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Have you heard? Customer experience is where it's at

22 Mar 16

The growing power of the customer is intensifing the competition for every company and business. According to Bill McMurray, Qualtrics managing director for Asia Pacific and Japan, if companies want to keep up in this hyper-competitive environment, they’ll have to create life-long brand loyalty by focusing on the people who purchase their product and service. More than ever, companies must leverage the customer experience to succeed.

“Positive customer experience creates higher value customers, more referrals and lower churn. For many, customer experience has been largely overlooked in recent decades, but positive customer experience separates industry leaders from industry failures. And Voice-of-Customer (VoC) programmes are critical for any company looking to excel at customer experience,” he says.

Murray says, when confronted with the question “How do I build a VoC?” people are often paralysed by the unknown and in some cases turn to full-service consultants to simply “do it for me”. However, this often leads to unwieldy and expensive implementations. He says, a VoC programme should be agile and cost effective to be a competitive differentiator and as such, businesses need to own their own programme and its results.

Qualtrics has identified six steps to building a successful customer experience programme.

1. Map the customer journey

Determine the most valuable metrics by identifying the most common type of customers and their personas. Consider how most customers experience the organisation throughout the customer journey, from first contact to final service or product delivery. Include touchpoints, potential roadblocks, and success gates; all of which provide an opportunity for measurement, McMurray says.

2. Identify channels and timeline

Identify what you need to know about each customer touchpoint and determine how to collect the feedback for each one. Consider how to get a mix of solicited (where companies proactively seek customer feedback e.g. email surveys) and unsolicited (collecting feedback initiated by sources outside of a company’s control e.g. social media) feedback for a fuller picture.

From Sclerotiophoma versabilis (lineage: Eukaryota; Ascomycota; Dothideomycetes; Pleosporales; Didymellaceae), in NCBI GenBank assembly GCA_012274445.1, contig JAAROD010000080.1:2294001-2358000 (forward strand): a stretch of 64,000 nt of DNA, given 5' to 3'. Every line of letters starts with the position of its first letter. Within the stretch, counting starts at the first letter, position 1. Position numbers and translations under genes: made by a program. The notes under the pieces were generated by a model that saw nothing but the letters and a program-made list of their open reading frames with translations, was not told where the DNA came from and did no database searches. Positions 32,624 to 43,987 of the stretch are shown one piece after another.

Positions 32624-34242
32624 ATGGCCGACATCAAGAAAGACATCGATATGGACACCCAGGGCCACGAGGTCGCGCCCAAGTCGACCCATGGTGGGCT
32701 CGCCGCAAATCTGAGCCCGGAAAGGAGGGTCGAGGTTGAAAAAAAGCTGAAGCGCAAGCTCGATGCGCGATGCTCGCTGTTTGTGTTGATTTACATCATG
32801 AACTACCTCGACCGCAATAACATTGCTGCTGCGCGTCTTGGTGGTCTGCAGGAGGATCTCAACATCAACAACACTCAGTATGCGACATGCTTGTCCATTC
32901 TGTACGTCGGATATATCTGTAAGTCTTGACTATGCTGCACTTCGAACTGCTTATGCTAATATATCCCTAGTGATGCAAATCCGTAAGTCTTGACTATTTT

3. Test and iterate

Test survey questions against two key factors: reliability (when asking groups of questions relevant to a similar topic) and validity (how well survey items measure), McMurray says.

Channel feedback performance also needs to be monitored through response rate and completion rate. Ideally, conventional surveys will achieve a 10% response rate and 5% completion rate. If rates dip below these levels, there may be something wrong with the design or choice of feedback channel, he says. The most common issue that leads to poor response/completion rates is an inappropriately high number of questions.

4. Report

According to McMurray, strategic and role-based reporting is key. It is more valuable to give the right information to the right stakeholders, without overwhelming them with irrelevant data. The data needs to be real-time and meaningful to the end recipient based on their department and level.

5. Set goals

It’s important to set smart goals, which are specific, measurable, achievable, relevant, and timely. If company-wide buy-in is strong, it may be possible to formally hold employees responsible for the customer experience. This depends on completing the previous steps successfully, says McMurray.

6. Act

The final and most important step is action, according to McMurray. This means addressing opportunities and always closing the loop with customers. Opportunities occur when customers have a negative experience - this lets the company engage with the customer to win back their trust and their business.

McMurray says, “Creating an exceptional customer experience isn’t fast or easy but it does deliver real bottom-line benefits through improved customer loyalty and increased revenues. While outsourcing some elements can be an option, companies that follow these six steps can overtake their competitors and achieve significant growth.” 

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